“I love your cute, little ass,” he always says, and every time he does, I guffaw, snort or giggle just a little. Not a tee hee, coy, embarrassed or flattered giggle either. It’s more disbelieving and cynical than that–way more.
Both parents at one time or another measured asses in the family. “Poor Pam. She has no ass,” I’ve heard my father say on more than one occasion. “Not like her sisters.” Nope, I’d silently always confirm the criticism because I’ve heard my mother respond to his remark with, “She has my ass, and I got my mother’s flat ass.”
I used to joke to people (still do) that I come from a long line of flat asses. I’d see body type illustrations, animated or real life, of the body labels “pear shape” or “spoon” in Cosmo or some other rag. Spoon, definitely spoon. Spoon has a long torso and convex posture–with a flat ass. Yep, spoon.
In my youth and young adulthood (the time when they could get away with that kind of crap), people would comment on my height. “Oh, she’s tall,” they’d say to my mom. “Yes, she takes after her 6’4″ father.” And the first time I met my mother in law at her suburban flat in Garches, just outside Paris, the first words she spoke upon seeing me were, “Elle est grande!” (She’s tall). France is short.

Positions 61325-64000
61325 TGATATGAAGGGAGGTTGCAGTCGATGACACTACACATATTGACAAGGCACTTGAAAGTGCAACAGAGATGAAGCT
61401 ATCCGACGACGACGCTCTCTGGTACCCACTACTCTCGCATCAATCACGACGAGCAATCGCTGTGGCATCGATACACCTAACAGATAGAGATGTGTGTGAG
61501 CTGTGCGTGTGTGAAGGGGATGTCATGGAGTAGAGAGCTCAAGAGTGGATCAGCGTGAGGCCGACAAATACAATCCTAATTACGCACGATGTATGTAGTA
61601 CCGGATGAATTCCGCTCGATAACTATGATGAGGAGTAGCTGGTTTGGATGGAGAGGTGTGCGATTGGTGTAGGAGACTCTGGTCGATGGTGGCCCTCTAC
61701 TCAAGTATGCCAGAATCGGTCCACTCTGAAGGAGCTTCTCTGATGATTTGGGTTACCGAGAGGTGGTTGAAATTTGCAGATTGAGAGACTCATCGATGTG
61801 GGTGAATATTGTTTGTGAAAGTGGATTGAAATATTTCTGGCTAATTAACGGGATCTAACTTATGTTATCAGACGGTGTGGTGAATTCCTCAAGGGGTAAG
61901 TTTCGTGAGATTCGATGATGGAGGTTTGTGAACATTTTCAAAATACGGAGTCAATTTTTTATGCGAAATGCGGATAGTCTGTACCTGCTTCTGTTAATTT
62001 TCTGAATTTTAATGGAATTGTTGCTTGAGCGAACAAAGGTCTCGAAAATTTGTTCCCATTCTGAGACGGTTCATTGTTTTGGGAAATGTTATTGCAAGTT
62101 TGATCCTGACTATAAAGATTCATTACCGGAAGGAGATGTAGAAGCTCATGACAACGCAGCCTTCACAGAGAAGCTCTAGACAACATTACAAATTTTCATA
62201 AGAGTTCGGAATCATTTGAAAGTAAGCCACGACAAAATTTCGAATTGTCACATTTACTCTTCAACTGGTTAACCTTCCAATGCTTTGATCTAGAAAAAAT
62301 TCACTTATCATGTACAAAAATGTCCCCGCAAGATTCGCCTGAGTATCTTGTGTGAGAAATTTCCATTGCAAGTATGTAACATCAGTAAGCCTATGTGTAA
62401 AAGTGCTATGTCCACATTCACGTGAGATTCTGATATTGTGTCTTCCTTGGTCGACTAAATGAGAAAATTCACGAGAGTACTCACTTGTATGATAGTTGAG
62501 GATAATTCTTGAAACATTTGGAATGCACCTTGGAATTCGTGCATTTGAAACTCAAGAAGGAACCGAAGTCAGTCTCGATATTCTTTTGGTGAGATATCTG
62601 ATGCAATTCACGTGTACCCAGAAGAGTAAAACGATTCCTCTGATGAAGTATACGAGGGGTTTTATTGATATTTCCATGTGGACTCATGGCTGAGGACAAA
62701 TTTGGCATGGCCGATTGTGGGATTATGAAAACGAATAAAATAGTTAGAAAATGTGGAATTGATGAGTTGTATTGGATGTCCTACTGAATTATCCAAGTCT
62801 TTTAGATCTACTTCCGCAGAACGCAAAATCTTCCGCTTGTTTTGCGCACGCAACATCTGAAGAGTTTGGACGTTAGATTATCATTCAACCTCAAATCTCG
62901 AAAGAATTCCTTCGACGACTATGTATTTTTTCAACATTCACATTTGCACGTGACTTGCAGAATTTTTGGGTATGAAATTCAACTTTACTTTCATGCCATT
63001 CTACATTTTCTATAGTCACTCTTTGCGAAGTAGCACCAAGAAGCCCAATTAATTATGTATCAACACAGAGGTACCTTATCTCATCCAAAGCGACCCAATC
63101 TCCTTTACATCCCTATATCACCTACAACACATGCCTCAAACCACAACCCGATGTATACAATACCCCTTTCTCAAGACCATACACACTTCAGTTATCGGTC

I’m 5’8″. I look up to meet the eyes of my 5’11” daughter. She’s tall, relative to other American women. I’m tall relative to the French. And all of this parceling of parts into categories to somehow order ourselves, well, I discouraged it raising my own children.
I explained to them how labeling others by body shape, color or size objectified people (in terms they could understand, of course). The brainwashing took, and now they berate my father, who habitually points to people’s fat, skinny, ugly, hairy, bow-legged, shapely, old, young, black, white, “oriental” (and more) selves.
More than PC, the de-labeling gives people a chance. It’s lazy and disinterested to sum people up by their parts. You can make snap judgments if you know their “type.” “Oh, she’s insecure and doesn’t date because she’s taller than most guys her age,” I’ve heard tell of my own daughter. And I still carry scars from those who–a la Trump–rated my body parts, a profiling which I swallowed as fact.
I know better now. The force-fed, culturally-created body ideals against which others (and I) measured myself bullshitted me for too long. My ass may be flat, cute, small, just right to onlookers. Bottom line (yep, I did that), I couldn’t s(h)it without it. Judge that.
Credit: spoon-silverware: pixabay